• Heavy or irregular menstrual periods -- women who suffer from heavy or irregular periods may look to a hysterectomy for treatment. 

  • Severe period pain -- also known as dysmenorrhoea, women who experience severe period pain may also consider a hysterectomy. 

  • Cancer -- of the uterus, cervix, ovaries, or fallopian tubes. 

  • Endometriosis -- a painful condition in which cells similar to those in the lining of the uterus grow in other areas of the body, especially around the ovaries and peritoneum in the pelvis. 

  • Adenomyosis -- another painful condition where endometrial-like cells grow in the muscle of the uterus. 

  • Prolapse -- when a prolapse happens, the uterus falls into the vagina because of loose ligaments or damage to the pelvic floor muscles, usually from childbirth.

  • Pelvic inflammatory disease -- commonly referred to as PID, this disease is caused by a bacterial infection, often from sexually transmitted infections. In severe cases, a hysterectomy may be suggested for treatment.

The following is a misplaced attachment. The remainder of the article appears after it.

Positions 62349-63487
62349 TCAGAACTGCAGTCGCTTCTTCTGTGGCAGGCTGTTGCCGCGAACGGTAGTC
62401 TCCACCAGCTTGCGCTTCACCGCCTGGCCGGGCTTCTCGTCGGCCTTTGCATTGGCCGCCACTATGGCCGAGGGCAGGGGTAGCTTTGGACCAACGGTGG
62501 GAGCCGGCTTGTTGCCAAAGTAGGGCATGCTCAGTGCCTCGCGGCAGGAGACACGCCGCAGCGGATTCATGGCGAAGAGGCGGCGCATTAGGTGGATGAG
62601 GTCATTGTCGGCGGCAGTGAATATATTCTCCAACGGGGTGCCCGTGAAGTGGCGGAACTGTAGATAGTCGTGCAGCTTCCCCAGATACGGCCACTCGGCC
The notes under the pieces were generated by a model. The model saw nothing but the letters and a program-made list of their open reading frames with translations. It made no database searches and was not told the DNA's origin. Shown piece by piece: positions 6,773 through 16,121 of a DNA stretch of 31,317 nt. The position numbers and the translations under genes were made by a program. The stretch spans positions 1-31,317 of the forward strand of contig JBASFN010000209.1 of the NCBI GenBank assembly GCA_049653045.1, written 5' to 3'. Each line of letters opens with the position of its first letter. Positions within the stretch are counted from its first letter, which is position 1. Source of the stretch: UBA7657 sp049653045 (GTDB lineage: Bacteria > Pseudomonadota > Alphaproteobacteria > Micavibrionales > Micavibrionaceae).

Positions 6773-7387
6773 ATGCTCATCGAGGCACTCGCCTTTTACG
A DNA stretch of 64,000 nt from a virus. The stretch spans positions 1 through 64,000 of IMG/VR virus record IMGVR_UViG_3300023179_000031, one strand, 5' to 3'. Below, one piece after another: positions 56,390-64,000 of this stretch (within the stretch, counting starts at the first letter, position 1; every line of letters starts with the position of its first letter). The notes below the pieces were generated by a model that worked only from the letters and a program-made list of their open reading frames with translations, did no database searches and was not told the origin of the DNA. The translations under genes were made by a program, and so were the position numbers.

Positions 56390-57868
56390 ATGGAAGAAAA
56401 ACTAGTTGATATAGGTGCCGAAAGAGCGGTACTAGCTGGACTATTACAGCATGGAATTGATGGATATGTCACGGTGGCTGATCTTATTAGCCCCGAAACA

What To Expect After Your Hysterectomy

While the surgery takes up to three hours from start to finish, every person is different and is discharged from the hospital according to their specific needs. The general time frame is between two and five days. 

No matter when your discharge might be, you’ll be encouraged to get up and walk around soon after surgery to help you on the road to recovery. You’ll be given medicine to prevent blood clots and to help ease the pain. Most of your recovery will be done at home. 

You can expect to feel stronger and better each day post-surgery, but you may need pain meds for a week or two.

It’s normal to experience some shoulder or back pain after surgery. This can be caused by several factors, including the position you were in while under anesthesia when your back muscles were relaxed, spending more time on your back during recovery, and sleeping on an uncomfortable mattress or pillow. 

During recovery, you may get sleepy easily or have less energy than usual. The fatigue may last for several weeks after surgery and is a good signal to go slow and take care of yourself. 

You may also notice that your belly is puffy and swollen -- this is common and normal. The swelling will take a few weeks to go down, and it may take about four to six weeks to recover fully.